Submitted by Glen Aaron on March 8, 2015

Have you and interest in the border protection, immigration, Homeland Security debate?

If you do, you will probably agree that any healthy debate should be void of information bias, hip – shot conclusions and based upon accurate data and historical fact.

While none of that may change an opinion, it nevertheless will allow a meaningful discussion. A very good starting point is to purchase and read the recent release by the University of Arizona Press of author Linda C. Noel’s Debating American Identity, Southwestern Statehood and Mexican Immigration. Noel is an associate professor of history at Morgan State University in Baltimore and received the 2013 Michael P. Malone Award from the Western History Association.

In the early 1900s, Teddy Roosevelt along with New Mexico territorial governors and others promoted very different views on what being an American meant. The writings and speeches coming out of that tumultuous and dynamic era in many ways defined the debate of today. At stake then, as now, were the very issues of what constituted an American and the legitimacy of cultural diversity in modern America.

Those debates of the early 20th century set forth the differing ways in which Americans argued about how newcomers could fit within the nation – state. The views ranged from exclusionism, assimilation, pluralism, and marginalization, but also, about the significance of class status, race, and culture in determining American identity. Even then there was the political polarization encompassing the feared possibility of how people of Mexican descent might reach economic and political power, and whether they desired to incorporate as Americans are not.

Noel’s book, Debating American Identity resonates with current discussions, as we, as a nation, spend billions on Southwest border fences, drones and in my home state of Texas, spend large amounts of taxpayer money sending National Guard troops and expanding Department of Public Safety recruit enrollment for deployment to the Rio Grande. But this is not a solution book or in any way a book recommending how are border should be handled. While it is academic history, having some fifty-nine pages of source notes, the text of the book, itself, is very readable and interesting. What it does is expand the reader’s understanding of the current debate.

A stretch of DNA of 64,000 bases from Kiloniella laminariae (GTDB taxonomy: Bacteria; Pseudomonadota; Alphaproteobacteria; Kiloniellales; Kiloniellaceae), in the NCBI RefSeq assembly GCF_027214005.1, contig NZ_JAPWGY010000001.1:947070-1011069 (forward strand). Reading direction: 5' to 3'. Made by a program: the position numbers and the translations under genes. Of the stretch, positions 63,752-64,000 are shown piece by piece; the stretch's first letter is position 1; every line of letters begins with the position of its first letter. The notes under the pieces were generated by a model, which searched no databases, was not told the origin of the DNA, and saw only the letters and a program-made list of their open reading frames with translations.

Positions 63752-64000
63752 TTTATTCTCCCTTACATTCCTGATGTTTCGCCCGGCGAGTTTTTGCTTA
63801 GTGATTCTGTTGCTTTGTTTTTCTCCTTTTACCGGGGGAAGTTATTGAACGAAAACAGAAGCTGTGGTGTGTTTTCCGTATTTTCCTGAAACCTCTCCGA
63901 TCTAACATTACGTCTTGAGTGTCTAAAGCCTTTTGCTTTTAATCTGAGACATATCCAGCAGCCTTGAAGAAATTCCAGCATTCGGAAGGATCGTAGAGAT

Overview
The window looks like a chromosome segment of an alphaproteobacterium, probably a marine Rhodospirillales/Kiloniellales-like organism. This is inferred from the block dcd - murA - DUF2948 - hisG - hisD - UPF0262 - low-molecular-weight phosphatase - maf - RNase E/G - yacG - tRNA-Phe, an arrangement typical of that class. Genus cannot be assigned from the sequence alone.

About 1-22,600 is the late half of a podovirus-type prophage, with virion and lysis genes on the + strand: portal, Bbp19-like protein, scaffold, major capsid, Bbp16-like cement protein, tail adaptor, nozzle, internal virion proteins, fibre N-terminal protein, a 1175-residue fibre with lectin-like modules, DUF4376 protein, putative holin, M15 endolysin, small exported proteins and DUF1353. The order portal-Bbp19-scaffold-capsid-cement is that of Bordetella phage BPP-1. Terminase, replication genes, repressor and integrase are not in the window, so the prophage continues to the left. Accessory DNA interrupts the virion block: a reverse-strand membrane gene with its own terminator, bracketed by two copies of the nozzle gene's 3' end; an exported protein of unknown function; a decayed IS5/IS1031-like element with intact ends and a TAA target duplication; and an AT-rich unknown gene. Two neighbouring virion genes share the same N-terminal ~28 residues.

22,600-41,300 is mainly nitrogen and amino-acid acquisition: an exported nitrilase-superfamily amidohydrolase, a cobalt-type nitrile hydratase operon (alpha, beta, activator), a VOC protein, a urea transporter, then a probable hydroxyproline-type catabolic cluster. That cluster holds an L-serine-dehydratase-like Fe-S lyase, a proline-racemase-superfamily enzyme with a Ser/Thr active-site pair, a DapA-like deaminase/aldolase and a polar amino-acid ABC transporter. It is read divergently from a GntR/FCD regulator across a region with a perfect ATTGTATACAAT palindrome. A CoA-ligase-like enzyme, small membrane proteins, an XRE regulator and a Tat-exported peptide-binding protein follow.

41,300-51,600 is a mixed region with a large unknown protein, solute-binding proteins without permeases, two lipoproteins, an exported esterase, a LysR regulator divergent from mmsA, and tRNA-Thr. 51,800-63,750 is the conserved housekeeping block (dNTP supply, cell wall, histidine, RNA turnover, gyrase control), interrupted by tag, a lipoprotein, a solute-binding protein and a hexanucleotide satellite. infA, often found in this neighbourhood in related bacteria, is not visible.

“… Americans developed and altered various strategies for incorporating people of Mexican descent into the United States; in doing so, they demonstrated what they thought being an American meant. Part I of this book examines four strategies used for handling ‘others’– – – exclusion, assimilation, pluralism, and marginalization…”

The timing of this book coming to market could not be more appropriate. Regardless of what opinion we each may hold about immigration and border security, the arguments in the early 20th century with the events happening at that time are seminal thought processes of the mindsets of today.

In my opinion, you really can’t understand this many faceted issue, if you do not first, know the history. In a way, the debate follows that adage of, “the more things change, the more they stay the same.” However, one can only know the “same,” if they know the historical seed.

The calculus of understanding what is needed on immigration and border security first starts with understanding the underlying issues. “Border security” is a conclusion, not a cause. To understand the causes, one must start with Debating American Identity.

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